Workers who are represented by two unions have overwhelmingly voted for strike action over a pay dispute.
86% of Scottish Water workers who are members of GMB Scotland back industrial action and 89% of Unite members have also voted for strike action.
Claire Greer, GMB Scotland organiser, said: “The overwhelming support for industrial action and the strength of feeling among staff about the conduct of senior management is no surprise.
“The way the company has allowed this situation to arise and then deteriorate so badly has been inept and needlessly antagonistic.
“It has only created distrust and conflict and now threatens disruption that could, with a good sense and better judgment, have easily been avoided.
“The solution to this could not be clearer. The pay offer must be decoupled from the wider restructuring of grades and salaries.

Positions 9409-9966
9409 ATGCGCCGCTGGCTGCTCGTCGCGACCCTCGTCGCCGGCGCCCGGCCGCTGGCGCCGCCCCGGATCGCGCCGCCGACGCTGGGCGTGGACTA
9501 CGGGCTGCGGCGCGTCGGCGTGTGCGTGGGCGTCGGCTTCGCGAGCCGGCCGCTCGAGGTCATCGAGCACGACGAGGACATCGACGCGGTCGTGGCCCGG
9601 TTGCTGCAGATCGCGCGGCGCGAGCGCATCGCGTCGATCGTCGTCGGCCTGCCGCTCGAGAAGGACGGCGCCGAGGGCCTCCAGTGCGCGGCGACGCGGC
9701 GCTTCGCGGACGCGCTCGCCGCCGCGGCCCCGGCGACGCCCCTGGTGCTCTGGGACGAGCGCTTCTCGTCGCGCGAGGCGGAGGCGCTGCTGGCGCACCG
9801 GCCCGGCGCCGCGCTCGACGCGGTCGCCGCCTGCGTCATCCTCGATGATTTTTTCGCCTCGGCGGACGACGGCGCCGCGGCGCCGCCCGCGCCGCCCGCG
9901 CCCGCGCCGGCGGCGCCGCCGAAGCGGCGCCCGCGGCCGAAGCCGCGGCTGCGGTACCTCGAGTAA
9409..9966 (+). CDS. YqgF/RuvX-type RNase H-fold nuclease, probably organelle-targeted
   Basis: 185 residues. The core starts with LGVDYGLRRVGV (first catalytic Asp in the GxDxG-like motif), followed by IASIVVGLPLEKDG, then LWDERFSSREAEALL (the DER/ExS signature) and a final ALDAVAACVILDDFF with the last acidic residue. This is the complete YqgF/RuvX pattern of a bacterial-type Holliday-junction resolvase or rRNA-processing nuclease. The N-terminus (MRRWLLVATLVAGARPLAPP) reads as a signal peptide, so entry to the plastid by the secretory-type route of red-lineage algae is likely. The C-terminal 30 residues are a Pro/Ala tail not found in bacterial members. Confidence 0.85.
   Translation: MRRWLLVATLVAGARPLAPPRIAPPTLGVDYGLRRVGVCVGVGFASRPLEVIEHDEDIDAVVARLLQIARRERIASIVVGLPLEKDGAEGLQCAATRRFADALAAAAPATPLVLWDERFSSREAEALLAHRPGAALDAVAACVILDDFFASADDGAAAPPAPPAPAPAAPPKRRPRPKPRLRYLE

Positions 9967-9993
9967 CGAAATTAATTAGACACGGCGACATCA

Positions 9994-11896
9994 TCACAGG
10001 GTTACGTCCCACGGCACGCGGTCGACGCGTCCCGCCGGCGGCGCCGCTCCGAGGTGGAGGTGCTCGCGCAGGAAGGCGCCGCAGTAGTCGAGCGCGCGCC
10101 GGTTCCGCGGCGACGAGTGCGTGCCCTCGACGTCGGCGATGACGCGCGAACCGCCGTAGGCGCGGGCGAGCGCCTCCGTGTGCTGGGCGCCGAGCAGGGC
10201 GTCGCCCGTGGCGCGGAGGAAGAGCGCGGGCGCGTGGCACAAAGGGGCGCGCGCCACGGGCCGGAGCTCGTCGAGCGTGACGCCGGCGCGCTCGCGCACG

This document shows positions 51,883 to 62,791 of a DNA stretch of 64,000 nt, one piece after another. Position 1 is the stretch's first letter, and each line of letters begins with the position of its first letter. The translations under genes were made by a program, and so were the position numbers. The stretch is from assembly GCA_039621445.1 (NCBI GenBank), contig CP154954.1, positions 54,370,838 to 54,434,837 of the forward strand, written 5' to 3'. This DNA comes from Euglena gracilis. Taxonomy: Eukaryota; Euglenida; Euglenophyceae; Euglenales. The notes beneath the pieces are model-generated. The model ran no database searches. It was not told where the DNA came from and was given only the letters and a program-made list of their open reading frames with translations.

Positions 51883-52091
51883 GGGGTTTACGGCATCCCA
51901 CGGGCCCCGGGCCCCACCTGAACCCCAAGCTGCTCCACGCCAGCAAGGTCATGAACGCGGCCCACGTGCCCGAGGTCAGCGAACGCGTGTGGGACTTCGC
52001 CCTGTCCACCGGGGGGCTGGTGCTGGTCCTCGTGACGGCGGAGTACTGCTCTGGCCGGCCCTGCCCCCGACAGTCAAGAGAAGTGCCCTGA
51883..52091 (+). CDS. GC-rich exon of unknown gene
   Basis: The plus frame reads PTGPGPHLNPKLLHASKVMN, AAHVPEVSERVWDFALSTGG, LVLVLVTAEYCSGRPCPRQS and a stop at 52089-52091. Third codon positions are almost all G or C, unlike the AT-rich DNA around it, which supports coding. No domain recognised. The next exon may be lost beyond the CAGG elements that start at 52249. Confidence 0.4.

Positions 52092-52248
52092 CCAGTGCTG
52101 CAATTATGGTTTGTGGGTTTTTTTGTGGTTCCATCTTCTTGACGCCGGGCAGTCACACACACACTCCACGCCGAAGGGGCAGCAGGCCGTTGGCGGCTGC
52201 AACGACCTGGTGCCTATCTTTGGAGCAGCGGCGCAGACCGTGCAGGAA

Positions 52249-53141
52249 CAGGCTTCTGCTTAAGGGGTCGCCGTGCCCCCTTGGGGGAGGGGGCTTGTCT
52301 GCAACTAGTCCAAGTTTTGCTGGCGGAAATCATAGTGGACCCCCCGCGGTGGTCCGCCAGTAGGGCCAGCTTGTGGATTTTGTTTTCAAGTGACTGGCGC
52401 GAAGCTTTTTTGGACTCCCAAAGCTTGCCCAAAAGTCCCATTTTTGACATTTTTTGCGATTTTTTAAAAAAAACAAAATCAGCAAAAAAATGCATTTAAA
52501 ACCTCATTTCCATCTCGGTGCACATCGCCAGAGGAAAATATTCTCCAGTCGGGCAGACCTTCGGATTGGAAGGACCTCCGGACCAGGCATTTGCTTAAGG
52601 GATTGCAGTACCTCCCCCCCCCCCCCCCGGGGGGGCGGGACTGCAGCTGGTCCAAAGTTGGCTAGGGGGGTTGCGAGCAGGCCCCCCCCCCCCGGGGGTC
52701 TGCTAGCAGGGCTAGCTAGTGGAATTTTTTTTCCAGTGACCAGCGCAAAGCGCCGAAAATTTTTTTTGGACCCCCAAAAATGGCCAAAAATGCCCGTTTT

“We are happy to discuss both, but separately.”
Unite general secretary Sharon Graham, said: “Scottish Water has got nobody to blame but itself for the mess it has created. It has refused to make our 500-strong membership a fair pay offer.
“Instead, the boardroom has found the time to award its new chief executive an eye-watering pay package.
“Unite fully support members in the fight for better jobs, pay and conditions at Scottish Water.”
Stephen Deans, Unite regional coordinating officer, added: “Scottish Water has refused to meaningfully engage with us on pay and over a proposed new grading structure.
“Unite’s membership includes key frontline workers and without them Scotland’s ability to respond to any crisis stemming from waterworks, flooding and sewers is all but non-existent.
“Double standards have gripped the upper echelons of Scottish Water and we will not let this go unopposed.
“Strike action is now inevitable unless Scottish Water make a reasonable pay offer for 2023 which is separate from negotiations on a new pay and grading structure.”
A Scottish Water spokesperson previously said: “We continue to seek negotiations with trade unions over a very fair and reasonable proposal to increase every employee’s pay by at least 8% and modernise our pay structure in a way that our colleagues are demanding.”